Explore Native American artifacts and predict which region each is from Identify and label geographic regions on a blank map Food source predictions Native American Culture Chart Classification of Native American Dwellings Construction of Native American Dwelling Model Language Arts Class K-W-L Chart about myths and legends Characteristics of Myths & Legends Group List Independent Classification of Literature as Myth or Legend Group chart of specific myths & legends characteristic Independent illustration of original myth or legend Independent composition of original myth or legend Independent use of rubric to complete peer review of original myth or legend

25 Assessments Mathematics Conversation worksheet
Teacher observation and checklist during guided practice during measurement lesson Independent questions while using Gallon Man Teacher observation of student using patterns on drum Checklist of class participation in graphing activity Independent writing plans for pattern design for woven mat and past necklace Teacher observation of the final result of woven mat and pasta necklace Teacher will use a checklist and observe student making their tee-pee and pan pipe Word problem worksheet for repeated addition Teacher will use a checklist and observe student making their dream-catchers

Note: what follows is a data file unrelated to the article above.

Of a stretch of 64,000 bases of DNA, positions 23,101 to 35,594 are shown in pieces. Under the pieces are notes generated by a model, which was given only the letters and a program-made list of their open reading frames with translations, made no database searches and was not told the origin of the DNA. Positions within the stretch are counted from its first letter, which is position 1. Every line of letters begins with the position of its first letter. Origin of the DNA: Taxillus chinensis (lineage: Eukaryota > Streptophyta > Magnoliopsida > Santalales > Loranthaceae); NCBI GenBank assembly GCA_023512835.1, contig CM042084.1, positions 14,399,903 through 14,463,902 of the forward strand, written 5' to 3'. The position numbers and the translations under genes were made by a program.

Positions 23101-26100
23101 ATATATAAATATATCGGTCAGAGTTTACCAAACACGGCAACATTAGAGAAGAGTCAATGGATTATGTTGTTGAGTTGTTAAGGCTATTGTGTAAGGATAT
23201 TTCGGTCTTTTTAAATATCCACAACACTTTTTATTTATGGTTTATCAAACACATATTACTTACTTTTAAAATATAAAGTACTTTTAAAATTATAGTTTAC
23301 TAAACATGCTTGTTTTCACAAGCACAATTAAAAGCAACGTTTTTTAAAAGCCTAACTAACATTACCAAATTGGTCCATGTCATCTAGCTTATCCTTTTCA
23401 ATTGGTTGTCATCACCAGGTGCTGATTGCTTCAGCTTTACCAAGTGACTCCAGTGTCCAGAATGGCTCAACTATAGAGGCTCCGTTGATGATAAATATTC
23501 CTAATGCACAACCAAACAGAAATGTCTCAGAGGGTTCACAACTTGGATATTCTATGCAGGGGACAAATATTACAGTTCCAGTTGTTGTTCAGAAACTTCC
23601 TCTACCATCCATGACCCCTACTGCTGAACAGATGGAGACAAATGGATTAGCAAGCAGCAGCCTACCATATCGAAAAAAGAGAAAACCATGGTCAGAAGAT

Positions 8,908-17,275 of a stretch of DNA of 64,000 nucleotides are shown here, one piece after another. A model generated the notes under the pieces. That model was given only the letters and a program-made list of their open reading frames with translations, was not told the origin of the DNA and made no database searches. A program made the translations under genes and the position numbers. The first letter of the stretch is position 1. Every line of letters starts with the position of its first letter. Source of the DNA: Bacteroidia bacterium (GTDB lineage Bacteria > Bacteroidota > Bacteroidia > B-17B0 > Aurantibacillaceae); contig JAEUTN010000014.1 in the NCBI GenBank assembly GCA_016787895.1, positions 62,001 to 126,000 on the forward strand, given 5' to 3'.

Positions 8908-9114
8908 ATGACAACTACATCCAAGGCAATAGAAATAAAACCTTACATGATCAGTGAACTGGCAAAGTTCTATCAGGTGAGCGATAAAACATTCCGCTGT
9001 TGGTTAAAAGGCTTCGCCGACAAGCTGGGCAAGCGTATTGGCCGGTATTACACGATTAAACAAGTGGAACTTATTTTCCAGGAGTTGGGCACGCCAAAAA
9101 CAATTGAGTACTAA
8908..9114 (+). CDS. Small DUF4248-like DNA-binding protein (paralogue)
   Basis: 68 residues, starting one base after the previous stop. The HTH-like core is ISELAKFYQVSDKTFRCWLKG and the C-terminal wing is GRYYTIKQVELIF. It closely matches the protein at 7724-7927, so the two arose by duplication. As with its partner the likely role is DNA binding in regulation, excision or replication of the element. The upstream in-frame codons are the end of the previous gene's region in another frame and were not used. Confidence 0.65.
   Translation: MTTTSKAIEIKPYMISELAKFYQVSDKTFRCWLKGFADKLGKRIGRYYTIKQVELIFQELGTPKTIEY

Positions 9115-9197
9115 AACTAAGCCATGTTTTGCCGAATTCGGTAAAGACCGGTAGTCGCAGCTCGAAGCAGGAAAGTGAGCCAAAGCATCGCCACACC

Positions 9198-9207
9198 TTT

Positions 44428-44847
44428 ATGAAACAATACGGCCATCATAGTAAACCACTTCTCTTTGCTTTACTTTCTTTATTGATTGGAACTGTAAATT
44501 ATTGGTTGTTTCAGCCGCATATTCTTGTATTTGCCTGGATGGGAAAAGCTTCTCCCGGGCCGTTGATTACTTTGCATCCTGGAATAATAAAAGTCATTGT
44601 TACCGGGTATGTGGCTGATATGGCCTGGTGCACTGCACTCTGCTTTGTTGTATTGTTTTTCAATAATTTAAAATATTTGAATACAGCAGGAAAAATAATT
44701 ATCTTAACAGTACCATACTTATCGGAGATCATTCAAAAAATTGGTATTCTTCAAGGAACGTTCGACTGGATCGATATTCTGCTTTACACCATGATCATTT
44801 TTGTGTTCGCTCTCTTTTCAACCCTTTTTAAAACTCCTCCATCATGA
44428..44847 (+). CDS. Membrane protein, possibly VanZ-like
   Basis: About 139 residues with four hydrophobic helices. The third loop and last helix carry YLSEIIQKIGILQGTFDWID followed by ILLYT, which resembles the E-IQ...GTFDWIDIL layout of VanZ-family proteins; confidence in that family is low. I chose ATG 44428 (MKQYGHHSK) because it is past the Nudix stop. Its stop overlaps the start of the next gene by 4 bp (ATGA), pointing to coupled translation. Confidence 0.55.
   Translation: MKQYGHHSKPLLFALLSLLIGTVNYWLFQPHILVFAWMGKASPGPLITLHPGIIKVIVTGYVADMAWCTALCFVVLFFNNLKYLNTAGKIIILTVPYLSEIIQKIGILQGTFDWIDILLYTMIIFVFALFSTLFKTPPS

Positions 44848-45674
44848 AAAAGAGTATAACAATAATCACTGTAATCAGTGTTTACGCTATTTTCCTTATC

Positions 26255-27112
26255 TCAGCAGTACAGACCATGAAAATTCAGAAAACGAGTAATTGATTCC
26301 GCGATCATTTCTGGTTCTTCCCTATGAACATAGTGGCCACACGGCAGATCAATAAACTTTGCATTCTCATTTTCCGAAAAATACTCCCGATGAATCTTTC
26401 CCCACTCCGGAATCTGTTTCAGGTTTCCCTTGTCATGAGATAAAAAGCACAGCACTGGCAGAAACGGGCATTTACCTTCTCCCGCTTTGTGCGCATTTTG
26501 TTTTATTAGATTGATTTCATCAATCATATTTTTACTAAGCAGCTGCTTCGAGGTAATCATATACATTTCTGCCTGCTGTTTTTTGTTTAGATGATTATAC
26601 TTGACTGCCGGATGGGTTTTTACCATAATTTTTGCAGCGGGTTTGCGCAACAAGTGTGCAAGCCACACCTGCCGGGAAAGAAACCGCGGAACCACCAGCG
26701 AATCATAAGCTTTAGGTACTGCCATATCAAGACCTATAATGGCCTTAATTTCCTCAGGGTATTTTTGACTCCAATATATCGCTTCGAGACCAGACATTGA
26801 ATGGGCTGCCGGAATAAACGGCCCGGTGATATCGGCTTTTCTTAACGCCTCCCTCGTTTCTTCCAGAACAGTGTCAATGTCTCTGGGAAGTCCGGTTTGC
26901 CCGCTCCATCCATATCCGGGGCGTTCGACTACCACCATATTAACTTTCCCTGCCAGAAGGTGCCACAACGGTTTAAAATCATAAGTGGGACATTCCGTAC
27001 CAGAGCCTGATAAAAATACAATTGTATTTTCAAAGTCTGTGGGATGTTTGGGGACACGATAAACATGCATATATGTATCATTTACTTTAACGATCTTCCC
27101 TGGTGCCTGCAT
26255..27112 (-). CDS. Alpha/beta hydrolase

26 Assessments Science Checklist of individuals’ participation (as members of group) in developing explanation for natural phenomenon Soil classification chart 6 geographic regions picture book (to be written and illustrated by student) Entries in learning journal Cyclical patterns in nature Sun’s role in temperature changes Water cycle and process of evaporation Personal conservation plan How one Native American tribe (to be chosen by student) depended on its environment for food and shelter How to care for a plant Checklist of individuals’ participation (as members of group) in developing geographical region collage Desert island (survival) charts, stories, and illustrations